A shudder of apprehension came to all who saw this picture, thinking of their own fate.

My friend, Babat, and I found a hiding place in an abandoned pharmacy near the road. Flashes of fire and bomb blasts carried in from outside.
---Leaving the pharmacy we saw scenes of devastation along the way.
---Terrified and starved we lay on the wet earth.
Small German detachments had been left behind to kill the retreating.

 

Everyone for himself

In order to free ourselves from this vice, the remainder of our battery decided to send out a scouting party of four riders. I had the fate of being one of them. We rode through a small wood and came out on a paved road. As we approached what must have been a strategic point, a railroad under which a tunnel ran, we came under heavy machine gun fire. We turned around and galloped back. One of us was shot in the hand, and a horse was wounded. Riding back through the fields we were shot at by civilian Germans.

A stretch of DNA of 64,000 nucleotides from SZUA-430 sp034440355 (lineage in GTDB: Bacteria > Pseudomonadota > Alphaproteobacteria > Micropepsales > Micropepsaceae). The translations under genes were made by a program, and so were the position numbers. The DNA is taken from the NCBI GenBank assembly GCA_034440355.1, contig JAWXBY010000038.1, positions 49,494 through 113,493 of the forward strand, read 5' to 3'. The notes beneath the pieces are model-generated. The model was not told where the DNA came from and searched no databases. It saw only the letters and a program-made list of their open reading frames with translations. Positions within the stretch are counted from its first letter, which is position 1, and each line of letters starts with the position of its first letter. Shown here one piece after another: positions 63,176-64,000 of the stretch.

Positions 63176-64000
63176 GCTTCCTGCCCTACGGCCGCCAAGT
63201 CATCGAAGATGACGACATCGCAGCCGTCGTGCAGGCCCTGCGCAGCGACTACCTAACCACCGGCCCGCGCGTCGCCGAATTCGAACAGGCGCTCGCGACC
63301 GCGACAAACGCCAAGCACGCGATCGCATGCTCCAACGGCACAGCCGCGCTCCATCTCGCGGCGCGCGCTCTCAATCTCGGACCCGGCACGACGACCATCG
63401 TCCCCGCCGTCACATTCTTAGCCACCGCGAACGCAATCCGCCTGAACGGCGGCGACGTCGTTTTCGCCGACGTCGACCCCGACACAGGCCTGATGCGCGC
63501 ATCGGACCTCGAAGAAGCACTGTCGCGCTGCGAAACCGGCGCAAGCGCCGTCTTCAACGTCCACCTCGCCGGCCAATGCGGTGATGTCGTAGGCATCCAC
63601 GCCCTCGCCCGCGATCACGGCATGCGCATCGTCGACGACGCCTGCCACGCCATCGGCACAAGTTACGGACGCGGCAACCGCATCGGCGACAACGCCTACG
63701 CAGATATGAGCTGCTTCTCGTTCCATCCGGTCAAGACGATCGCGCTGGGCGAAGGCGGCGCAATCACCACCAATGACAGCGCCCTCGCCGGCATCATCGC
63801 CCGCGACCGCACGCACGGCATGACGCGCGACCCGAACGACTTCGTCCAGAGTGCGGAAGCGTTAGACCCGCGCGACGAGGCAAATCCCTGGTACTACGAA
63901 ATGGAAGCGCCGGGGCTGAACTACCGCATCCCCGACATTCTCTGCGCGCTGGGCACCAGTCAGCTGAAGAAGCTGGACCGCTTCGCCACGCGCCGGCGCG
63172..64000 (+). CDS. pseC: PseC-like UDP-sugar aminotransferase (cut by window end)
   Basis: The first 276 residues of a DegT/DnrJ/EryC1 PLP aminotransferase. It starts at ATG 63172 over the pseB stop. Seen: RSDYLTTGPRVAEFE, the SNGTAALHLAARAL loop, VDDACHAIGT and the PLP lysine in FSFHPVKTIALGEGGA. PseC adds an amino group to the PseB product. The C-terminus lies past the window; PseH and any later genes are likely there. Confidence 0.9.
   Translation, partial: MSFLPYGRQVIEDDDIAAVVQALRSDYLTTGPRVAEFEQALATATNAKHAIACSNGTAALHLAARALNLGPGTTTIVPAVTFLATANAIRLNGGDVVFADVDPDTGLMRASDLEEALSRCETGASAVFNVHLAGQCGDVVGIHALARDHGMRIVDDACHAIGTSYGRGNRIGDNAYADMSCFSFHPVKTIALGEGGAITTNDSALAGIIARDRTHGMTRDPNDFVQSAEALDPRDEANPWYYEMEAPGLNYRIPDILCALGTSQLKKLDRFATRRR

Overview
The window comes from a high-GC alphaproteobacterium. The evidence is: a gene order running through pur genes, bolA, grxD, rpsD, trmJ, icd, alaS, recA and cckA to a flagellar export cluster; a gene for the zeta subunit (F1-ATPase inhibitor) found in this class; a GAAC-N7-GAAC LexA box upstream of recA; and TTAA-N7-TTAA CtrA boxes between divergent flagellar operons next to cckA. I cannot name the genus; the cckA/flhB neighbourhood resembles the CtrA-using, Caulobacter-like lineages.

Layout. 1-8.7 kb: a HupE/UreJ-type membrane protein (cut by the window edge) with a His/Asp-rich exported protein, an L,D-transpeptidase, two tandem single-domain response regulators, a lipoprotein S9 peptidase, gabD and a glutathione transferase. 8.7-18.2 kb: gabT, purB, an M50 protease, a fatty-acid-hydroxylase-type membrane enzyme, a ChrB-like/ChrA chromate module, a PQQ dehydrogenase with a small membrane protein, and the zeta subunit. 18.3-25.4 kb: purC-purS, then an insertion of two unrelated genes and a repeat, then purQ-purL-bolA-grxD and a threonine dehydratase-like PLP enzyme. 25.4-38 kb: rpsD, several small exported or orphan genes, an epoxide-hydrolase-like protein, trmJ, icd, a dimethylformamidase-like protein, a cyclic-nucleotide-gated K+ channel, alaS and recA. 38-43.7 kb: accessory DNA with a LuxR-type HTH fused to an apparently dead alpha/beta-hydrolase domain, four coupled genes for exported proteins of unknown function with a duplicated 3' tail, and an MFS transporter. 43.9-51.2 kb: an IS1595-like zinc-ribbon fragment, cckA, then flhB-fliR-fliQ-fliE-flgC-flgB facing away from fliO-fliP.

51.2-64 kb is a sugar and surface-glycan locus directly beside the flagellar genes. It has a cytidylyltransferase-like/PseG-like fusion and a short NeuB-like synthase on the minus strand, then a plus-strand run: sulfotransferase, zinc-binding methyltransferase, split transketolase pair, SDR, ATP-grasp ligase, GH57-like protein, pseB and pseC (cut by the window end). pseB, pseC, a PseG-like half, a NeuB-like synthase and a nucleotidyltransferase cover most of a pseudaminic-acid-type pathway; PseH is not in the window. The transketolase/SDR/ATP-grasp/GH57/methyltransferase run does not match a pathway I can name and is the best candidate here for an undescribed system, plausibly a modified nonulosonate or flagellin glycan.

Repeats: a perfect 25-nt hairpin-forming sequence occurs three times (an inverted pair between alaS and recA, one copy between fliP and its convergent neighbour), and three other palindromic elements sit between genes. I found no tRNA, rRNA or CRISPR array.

We came back and reported the situation. The officers decided to ditch the cannons in a nearby river so they would not fall into German hands. After doing so, the Christian soldiers removed their hats and crossed themselves as if at a burial. The officers described the hopeless situation to us, and advised everyone to save himself as best he could.

I had inherited a horse from a fallen under-officer, and I decided to ride away to the dense Tuchola forest. When I said good-bye to the battery, I saw tears in my friend, Berl Babat's eyes. Unfortunately, he could not ride a horse, and I had to leave him.

I rode alone on unfamiliar roads. I passed regiment after regiment of hopeless and apathetic soldiers. I came across large quantities of provisions which the military had abandoned: Boxes full of candies, sacks of sugar, coffee, and cigarettes. Tying my horse to a tree, I approached the feast.

At night, I found a suitable place, gathered some branches, and lay down beneath them. My horse began whinnying and I moved further away. Soon after, I heard the calls of a German patrol. They must have heard my horse's whinnies. I wrapped myself deeper in my coat and held my breath.